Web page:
is the lack of error checking after open() or write() reminiscent of C coding? 🙂
    it's programs like this posted on the web that make computer science such a screwed up world. no offense.i noticed the lack of comments but that's no excuse for the lack of error checking. this is why we have exceptions. See for an example. Please remove (or fix) this script from the web, so poor coding perpetuates less. I understand that it was meant as a quick hack for personal use but in that case it should be treated as such and not posted on the web, or, if posted, it should have a big red flag saying "this is an example of bad coding, do not use it!". I hope you take this as constructive criticism not otherwise.

  5. Vincent | August 9, 2007 at 7:49 am | Permalink

    Not sure if the exercise was to translate a Perl script to Python, or simply to list the directory content recursively.
    On the second case, module "os" offers the recursive method "walk()" (doc here).

    @new back:
    Not to start the flamewar, but I do not see calling methods without parenthesis a "feature", in Ruby or Perl, especially when reading someone else's code (damn self-proclaimed Perl guru coworkers)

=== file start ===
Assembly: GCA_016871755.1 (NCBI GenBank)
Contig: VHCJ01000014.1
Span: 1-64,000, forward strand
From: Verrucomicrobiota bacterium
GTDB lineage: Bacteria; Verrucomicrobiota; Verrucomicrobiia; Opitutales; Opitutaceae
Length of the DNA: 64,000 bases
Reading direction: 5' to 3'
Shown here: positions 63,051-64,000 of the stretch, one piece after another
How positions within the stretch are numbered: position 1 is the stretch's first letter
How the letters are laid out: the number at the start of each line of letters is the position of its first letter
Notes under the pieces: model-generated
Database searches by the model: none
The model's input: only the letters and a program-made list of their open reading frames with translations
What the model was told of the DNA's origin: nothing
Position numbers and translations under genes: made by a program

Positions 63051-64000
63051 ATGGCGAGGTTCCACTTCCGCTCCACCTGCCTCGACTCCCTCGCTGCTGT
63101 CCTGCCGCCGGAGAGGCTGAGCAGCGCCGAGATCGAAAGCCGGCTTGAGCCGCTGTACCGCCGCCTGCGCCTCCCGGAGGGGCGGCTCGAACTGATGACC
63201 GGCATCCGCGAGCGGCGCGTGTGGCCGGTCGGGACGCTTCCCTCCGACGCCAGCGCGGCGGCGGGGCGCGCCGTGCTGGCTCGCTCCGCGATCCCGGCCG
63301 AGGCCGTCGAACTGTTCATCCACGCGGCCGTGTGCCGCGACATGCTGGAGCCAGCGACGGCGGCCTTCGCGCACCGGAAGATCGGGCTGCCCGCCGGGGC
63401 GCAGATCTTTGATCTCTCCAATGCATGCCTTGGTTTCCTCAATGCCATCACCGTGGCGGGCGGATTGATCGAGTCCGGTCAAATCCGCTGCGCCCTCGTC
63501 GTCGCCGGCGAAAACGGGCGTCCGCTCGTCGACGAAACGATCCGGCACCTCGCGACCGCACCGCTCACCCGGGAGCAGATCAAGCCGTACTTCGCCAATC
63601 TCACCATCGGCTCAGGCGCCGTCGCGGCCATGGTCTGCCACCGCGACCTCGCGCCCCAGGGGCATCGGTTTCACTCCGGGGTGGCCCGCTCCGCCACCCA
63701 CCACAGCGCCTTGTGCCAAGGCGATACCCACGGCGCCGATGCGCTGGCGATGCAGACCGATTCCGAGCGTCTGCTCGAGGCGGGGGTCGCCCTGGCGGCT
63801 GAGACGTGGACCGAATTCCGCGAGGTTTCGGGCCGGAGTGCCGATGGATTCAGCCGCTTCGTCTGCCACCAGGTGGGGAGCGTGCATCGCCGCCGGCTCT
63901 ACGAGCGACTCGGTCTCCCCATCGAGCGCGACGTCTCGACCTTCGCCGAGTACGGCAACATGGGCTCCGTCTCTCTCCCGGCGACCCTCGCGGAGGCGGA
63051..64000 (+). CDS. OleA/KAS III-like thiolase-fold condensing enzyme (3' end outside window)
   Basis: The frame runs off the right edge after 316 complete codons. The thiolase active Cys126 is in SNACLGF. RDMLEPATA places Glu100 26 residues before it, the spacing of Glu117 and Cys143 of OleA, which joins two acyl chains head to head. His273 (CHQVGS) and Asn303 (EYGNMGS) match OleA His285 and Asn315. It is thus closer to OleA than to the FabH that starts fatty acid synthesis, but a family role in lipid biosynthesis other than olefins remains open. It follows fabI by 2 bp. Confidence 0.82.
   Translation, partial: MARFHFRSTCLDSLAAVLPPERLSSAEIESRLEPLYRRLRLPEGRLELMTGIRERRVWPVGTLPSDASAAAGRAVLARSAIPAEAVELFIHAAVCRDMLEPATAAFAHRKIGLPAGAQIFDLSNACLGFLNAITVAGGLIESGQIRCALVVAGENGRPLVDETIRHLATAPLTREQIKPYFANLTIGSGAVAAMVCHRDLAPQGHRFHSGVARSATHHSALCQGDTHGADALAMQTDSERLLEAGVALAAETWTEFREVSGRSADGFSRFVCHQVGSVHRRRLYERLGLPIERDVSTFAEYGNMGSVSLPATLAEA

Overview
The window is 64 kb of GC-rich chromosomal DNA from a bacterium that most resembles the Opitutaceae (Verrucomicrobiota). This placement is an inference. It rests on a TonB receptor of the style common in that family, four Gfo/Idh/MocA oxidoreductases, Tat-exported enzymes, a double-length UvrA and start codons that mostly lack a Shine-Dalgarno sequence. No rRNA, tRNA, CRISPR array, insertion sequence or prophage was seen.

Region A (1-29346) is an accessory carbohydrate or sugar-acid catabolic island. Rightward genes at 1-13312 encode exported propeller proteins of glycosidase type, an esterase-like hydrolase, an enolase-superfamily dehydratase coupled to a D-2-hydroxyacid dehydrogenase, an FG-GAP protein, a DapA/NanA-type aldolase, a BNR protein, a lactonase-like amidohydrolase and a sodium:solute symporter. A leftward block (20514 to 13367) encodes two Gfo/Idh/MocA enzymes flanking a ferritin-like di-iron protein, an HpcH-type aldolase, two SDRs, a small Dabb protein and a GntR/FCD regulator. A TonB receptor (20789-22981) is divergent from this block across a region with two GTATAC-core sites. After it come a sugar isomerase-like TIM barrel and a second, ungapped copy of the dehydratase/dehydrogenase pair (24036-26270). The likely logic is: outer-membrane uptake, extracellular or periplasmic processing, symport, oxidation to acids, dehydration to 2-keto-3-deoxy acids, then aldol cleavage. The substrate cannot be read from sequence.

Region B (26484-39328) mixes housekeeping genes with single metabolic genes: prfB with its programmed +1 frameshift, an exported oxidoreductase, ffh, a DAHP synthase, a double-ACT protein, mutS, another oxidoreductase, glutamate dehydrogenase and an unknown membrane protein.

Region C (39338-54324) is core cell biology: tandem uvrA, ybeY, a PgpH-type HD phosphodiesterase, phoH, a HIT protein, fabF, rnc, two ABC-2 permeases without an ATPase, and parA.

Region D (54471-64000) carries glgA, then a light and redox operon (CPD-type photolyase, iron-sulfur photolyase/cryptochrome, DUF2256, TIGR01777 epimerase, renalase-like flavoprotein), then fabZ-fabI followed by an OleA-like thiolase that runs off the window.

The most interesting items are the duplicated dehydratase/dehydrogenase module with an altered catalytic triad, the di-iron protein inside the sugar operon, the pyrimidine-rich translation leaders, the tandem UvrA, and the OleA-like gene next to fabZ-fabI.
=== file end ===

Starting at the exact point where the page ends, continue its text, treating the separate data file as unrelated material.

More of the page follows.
6. Aaron | August 9, 2007 at 8:20 am | Permalink

    @Igor- What do you mean "recursion in python have a very short limit"?

    @Mircea- Thank you for your criticism. It has been duly noted.

    @Vincent- Yes, the script was to teach myself Python. Of course, there is more than one way to solve an algorithm. This was my approach, obviously, not knowing about walk(). 🙂

  7. new back | August 9, 2007 at 8:32 am | Permalink

    Vincent, in Ruby you don't "call methods". Instead both calling methods and using variables are sending messages to objects. In fact there is no difference between a method and variable. The normal way of calling class methods is just syntactic sugar. The way it works takes some time getting used to but it is definitely most of the time a feature. I would omit empty parenthesis simply not to have to type them 🙂

    I don't want to start a language war myself either. I hate the begin..end on Ruby, it's the largest single flaw it has and plain stupid. I would like them to adopt the Python way actually.